prester


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prester

(ˈprɛstə)
n
1. (European Myth & Legend) (in mythology) a venomous serpent
2. (Physical Geography) a blazing whirlwind
3. (Anatomy) a vein at the back of the human neck
References in classic literature ?
What mind, that is not wholly barbarous and uncultured, can find pleasure in reading of how a great tower full of knights sails away across the sea like a ship with a fair wind, and will be to-night in Lombardy and to-morrow morning in the land of Prester John of the Indies, or some other that Ptolemy never described nor Marco Polo saw?
Nobody ever asks after you--neither man nor woman; and if I mention your name in company, the men look as if I had spoken of Prester John; and the women sneer covertly.
I have it from my husband, who is a cinquantenier**, at the Parloir-aux Bourgeois, and who was this morning comparing the Flemish ambassadors with those of Prester John and the Emperor of Trebizond, who came from Mesopotamia to Paris, under the last king, and who wore rings in their ears.
Beyond that again is the kingdom of Prester John and of the great Cham.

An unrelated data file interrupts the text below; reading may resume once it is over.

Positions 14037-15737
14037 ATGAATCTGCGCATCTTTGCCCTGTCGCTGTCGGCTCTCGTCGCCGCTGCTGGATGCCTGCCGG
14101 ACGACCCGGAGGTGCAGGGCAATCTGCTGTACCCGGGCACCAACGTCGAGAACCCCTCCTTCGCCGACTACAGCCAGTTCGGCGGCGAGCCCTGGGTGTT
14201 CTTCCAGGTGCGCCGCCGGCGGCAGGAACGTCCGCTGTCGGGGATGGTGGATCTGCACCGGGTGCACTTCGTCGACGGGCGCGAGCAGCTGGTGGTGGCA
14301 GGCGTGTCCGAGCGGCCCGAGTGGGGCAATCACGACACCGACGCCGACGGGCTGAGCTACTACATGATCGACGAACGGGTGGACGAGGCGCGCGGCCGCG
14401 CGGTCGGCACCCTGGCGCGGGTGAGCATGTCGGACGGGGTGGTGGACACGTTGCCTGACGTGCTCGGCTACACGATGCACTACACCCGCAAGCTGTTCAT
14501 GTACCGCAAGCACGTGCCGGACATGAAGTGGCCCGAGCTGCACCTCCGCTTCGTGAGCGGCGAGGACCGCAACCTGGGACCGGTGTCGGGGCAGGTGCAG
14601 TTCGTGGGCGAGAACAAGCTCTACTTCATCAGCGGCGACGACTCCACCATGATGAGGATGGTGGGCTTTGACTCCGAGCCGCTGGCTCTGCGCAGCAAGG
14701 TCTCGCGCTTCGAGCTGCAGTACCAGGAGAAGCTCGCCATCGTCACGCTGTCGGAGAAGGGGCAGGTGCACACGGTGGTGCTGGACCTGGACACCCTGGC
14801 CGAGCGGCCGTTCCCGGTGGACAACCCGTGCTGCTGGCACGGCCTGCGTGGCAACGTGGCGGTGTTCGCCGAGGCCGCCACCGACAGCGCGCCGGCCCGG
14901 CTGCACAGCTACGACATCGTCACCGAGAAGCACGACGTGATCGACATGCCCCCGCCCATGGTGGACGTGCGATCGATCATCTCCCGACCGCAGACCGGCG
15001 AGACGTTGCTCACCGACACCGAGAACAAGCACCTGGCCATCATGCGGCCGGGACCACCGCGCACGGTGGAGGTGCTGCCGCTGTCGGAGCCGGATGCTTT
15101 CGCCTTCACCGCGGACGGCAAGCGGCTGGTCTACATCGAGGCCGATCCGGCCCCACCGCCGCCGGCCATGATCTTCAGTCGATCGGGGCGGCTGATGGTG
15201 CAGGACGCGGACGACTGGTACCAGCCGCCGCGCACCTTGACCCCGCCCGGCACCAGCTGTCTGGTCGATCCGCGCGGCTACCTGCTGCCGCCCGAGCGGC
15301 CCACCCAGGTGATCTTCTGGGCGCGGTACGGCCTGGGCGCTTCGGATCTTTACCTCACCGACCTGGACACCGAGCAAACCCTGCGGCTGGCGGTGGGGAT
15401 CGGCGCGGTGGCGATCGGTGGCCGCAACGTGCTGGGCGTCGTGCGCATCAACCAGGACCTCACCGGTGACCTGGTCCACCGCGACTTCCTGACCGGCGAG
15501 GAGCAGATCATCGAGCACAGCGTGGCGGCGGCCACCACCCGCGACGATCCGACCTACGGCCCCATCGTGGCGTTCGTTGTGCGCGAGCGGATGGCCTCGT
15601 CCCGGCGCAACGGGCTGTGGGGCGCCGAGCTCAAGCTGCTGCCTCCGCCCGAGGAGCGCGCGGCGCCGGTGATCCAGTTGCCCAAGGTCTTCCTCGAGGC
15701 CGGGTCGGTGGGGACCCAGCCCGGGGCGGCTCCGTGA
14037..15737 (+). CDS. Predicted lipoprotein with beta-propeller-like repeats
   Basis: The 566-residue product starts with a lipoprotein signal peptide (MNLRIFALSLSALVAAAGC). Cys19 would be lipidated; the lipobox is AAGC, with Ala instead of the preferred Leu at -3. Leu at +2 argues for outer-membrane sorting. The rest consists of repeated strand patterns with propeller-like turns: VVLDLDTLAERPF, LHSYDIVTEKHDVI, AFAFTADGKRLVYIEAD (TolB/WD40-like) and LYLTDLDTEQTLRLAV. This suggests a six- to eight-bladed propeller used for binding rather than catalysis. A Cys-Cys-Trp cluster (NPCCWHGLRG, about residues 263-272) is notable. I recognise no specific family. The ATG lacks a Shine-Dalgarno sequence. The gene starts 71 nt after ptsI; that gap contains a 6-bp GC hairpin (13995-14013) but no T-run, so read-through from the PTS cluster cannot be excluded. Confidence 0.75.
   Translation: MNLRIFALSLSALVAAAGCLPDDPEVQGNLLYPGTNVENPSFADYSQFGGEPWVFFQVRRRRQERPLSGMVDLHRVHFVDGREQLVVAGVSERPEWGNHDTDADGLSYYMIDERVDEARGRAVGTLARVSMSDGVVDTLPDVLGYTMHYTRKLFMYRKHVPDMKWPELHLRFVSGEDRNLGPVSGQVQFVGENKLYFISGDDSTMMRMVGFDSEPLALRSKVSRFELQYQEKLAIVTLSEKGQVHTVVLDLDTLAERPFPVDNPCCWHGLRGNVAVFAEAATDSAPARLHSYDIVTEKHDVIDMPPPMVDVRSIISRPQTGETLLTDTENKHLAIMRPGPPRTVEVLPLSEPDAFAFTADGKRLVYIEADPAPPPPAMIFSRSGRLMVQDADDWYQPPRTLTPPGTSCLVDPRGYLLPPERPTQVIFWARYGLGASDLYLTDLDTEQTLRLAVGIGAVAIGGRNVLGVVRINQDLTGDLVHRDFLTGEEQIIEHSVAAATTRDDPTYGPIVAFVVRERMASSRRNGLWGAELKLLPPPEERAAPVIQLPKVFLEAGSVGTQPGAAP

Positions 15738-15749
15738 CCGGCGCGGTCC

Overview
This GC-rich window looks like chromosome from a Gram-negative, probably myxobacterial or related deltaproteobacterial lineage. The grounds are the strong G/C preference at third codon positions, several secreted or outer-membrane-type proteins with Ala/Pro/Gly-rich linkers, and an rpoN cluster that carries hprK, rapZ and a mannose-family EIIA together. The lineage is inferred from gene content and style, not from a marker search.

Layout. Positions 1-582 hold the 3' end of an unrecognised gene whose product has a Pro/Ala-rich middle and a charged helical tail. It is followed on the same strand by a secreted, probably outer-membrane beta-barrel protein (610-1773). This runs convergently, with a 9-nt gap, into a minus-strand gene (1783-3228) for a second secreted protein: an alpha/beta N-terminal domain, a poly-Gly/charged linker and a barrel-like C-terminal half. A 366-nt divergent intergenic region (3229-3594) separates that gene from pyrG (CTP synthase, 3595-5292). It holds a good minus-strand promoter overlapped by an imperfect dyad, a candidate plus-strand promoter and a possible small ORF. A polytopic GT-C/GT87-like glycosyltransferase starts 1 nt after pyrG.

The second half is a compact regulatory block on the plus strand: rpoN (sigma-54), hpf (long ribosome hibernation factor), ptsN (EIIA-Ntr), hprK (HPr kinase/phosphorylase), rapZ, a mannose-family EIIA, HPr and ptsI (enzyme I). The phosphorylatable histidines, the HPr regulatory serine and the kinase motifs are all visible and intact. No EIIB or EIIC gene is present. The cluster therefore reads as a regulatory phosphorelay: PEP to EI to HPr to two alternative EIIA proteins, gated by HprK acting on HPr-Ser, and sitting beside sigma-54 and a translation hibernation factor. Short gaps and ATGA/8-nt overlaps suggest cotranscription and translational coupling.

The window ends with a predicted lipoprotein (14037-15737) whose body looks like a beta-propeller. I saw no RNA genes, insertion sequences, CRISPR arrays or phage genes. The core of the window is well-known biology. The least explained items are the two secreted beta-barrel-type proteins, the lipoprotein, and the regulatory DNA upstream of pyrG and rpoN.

Its tales of the Ethiopian Prester John, of diamonds that by proper care can be made to grow, of trees whose fruit is an odd sort of lambs, and a hundred other equally remarkable phenomena, are narrated with skilful verisimilitude and still strongly hold the reader's interest, even if they no longer command belief.
Prior Information Notice: Landes riot saxony-anhalt, north pd md, the construction sector 1, sub-measure 2, accommodating gas station at the location 5 alt prester, including dismantling of the old gas station (nml_2).
beaucoup moins que] Avec l'expertise et le savoir-faire de Skema, l'ecole va apporter un plus aux entreprises industrielles, puisqu'elle va prester aussi bien pour les groupes industriels publics que prives [beaucoup plus grand que]
Whether it is the apartment of Sherlock Holmes, the house of Madame Bovary, the lands of Prester John, the ruins of Glastonbury, or the Dublin of Leopold Bloom, the relationship between the imaginary and the real has historically provided us with a sort of forged, altered map of the real as it emerged from the human imagination.
In both novels we detect Eco's cynicism in seeing history as an accumulation of falsehoods and forgeries from the "Donation of Constantine" to the legendary Letter of Prester John, the Corpus Hermeticum, religious relics in the Middle Ages and, more recently, the weapons of mass destruction and the War in Iraq.
The catalogue is marvelously broad, including everything from rhetorico-philosophical scholarly commentaries in the Arabic tradition to the Letter of Prester John, and Rumi to Dante.
The poem opens with a fitful profusion of forms: an italicized voice-over promising relief from unspecified symptoms, in tones that range from the Californian ("from harsh to mellow") to the Prynnish ("tutelary / update deficiency tabs"), yields to a skewed quest scenario, with the narrator accompanied by the mythic and contested figure of Prester John through a space at once pastoral and urban: "steel stairs lead up an embankment.